` Game + Culture: Co-evolution of Japanese Video Games and Societys

Game + Culture: Co-evolution of Japanese Video Games and Society

Game + Culture: Co-evolution of Japanese Video Games and Society

From the likes of the Super Mario series to the more recent Animal Crossing and e-sports, Japanese video games have been widely acknowledged as some of the best in business, attracting evangelical fans all over the world. Though ostensibly created with borderless content and universal characters, it is argued by some that Japanese video games are deeply embedded in and reflective of Japanese society. Their palpable spirit and philosophies may be understood as being sourced from Japan’s old traditions, even from well-known art forms such as haiku and the practice of tea ceremony. However, it is difficult to perceive at a glance how these seemingly unrelated pretechnological art forms and culture have influenced 21st century digital content.

Inviting HIRABAYASHI Hisakazu, a video game journalist and analyst, this special talk aims to identify ‘Japaneseness’ in digital game content, analysing to what degree it has rooted from Japanese cultural as well as social history and to what extent it is indebted to old Japanese traditions. While illustrating some characteristics of leading game companies such as Nintendo, HIRABAYASHI also explains the future visions of these companies and game creators against a background of the recent evidence of a decline in the global share of Japanese games.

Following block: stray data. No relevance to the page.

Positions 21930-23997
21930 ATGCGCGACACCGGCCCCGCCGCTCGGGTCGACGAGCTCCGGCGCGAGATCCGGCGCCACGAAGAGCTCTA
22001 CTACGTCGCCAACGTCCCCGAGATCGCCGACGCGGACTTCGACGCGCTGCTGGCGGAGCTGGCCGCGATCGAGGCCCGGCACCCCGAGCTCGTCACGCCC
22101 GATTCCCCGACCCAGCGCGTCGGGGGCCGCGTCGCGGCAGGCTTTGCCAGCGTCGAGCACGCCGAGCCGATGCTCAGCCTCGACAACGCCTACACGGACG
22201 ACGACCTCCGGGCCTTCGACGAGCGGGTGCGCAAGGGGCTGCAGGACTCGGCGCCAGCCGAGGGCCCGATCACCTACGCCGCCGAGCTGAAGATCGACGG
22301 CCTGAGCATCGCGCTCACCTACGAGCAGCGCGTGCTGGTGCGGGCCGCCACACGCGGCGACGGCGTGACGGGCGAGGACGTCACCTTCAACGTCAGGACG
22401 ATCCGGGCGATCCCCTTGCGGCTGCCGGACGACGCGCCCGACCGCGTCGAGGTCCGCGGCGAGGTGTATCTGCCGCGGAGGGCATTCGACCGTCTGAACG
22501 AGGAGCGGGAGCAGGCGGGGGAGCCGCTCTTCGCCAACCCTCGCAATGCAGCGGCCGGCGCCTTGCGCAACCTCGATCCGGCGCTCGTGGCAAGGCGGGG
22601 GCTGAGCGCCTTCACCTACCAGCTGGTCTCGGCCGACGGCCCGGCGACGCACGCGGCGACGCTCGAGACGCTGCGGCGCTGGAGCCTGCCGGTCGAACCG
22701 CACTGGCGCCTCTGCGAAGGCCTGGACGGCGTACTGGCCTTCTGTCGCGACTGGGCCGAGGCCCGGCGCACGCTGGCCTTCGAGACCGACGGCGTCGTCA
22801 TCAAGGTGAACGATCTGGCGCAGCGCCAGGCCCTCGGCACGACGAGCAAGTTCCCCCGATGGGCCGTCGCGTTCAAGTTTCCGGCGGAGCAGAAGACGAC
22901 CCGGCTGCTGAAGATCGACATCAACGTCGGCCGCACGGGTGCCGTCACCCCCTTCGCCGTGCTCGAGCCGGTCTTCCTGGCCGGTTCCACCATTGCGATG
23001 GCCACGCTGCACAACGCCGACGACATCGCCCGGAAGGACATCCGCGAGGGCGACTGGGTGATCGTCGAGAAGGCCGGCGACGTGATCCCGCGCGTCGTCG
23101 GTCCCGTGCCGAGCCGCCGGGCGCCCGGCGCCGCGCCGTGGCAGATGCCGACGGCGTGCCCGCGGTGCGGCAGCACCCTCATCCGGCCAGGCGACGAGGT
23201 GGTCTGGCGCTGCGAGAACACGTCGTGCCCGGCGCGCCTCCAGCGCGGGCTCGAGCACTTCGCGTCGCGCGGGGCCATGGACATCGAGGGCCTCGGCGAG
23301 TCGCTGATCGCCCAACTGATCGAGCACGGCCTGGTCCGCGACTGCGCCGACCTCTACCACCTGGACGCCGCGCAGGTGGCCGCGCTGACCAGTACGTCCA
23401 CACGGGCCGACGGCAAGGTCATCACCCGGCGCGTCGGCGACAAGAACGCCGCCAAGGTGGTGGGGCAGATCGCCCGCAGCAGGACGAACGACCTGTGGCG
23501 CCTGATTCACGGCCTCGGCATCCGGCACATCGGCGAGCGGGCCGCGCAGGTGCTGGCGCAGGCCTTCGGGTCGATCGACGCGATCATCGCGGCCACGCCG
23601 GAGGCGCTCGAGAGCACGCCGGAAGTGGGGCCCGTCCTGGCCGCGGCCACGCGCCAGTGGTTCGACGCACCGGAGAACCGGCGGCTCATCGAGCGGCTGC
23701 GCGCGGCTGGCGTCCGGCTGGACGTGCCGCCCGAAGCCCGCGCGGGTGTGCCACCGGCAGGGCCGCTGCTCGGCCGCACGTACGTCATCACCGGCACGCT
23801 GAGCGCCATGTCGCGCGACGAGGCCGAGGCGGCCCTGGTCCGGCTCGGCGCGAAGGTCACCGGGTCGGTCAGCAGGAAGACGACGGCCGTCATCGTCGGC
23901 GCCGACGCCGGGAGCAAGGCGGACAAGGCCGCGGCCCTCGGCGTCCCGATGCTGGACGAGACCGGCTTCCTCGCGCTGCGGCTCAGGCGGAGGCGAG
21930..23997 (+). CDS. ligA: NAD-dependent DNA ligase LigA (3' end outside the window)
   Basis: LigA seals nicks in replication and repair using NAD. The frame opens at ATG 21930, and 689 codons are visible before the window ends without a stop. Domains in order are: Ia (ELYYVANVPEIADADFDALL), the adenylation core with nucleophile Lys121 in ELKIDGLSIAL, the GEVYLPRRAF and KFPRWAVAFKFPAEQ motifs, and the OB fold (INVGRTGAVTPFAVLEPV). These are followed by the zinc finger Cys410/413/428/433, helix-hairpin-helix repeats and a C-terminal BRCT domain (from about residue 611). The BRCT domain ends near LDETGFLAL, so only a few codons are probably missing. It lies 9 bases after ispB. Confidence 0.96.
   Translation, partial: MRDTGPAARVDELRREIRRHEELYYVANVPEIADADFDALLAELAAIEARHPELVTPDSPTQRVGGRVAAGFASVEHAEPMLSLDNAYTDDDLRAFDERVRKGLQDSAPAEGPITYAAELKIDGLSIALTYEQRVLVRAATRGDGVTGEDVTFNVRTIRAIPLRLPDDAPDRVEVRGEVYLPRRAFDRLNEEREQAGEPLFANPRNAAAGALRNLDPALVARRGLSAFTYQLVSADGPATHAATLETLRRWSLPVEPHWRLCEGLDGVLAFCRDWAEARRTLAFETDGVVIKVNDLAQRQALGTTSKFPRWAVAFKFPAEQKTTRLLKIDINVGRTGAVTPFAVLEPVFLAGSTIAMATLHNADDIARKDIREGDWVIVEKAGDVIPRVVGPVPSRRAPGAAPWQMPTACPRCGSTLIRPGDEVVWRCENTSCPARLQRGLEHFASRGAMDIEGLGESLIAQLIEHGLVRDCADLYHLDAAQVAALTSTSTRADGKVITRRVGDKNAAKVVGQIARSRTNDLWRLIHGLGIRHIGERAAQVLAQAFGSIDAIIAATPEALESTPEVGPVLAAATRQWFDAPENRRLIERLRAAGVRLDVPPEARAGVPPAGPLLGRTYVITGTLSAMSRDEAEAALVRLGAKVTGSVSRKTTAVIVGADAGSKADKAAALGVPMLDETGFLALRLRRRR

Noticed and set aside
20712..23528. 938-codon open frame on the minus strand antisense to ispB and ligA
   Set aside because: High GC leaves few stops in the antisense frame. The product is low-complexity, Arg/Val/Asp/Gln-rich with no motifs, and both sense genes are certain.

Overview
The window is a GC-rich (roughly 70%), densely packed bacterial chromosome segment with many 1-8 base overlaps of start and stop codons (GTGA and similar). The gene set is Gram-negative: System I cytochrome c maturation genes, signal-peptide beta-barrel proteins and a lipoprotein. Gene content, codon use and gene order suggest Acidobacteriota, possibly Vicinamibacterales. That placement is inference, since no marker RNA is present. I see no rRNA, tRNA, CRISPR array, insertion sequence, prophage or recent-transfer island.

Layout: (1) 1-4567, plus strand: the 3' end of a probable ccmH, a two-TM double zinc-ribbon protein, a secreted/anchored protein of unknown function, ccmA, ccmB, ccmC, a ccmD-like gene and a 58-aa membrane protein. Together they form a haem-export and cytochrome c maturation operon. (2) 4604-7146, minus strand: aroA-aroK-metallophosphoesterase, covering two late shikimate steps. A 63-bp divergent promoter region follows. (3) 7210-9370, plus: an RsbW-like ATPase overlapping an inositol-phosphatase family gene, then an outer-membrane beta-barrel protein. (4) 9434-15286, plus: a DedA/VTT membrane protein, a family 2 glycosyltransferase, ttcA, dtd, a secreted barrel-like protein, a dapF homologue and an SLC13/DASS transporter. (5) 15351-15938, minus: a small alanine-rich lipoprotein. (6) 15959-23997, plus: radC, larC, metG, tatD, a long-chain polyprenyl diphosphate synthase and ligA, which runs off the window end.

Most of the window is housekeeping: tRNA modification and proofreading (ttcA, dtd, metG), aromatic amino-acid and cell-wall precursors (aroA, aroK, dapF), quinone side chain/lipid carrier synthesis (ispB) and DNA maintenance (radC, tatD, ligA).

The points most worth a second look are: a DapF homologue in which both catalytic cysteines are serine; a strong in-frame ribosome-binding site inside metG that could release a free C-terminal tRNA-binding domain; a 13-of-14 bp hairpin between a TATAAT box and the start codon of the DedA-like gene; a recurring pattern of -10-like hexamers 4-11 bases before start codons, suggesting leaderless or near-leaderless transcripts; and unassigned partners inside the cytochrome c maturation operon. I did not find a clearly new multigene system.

About the speaker

HIRABAYASHI Hisakazu (Interact Co., Ltd. CEO / Game analyst) In 1985, after graduating from Aoyama Gakuin University, he joined the publishing company Takarajima where he worked as editor of a game specialty magazine. In 1991, he established Interact Co., Ltd., a consulting company specializing in the game industry, and started supporting companies entering the game industry. He currently works as a consultant of the game industry, a journalist, and a commentator on television and radio programs. HIRABAYASHI’s works include the book Gemū no daigaku (The University of Gaming) and Gemū no jiji mondai (Current Issues in Gaming). He is an editorial board member of Digital content white paper of Japan, as well as a board member of the Japan Game Culture Foundation.

Image credit: Partial photo of retro Nintendo games by Nick Hamze on Unsplash
Please note that this session will be hosted on Zoom.

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Date: 12 November 2020 from 12.00pm

For more information, please click here.



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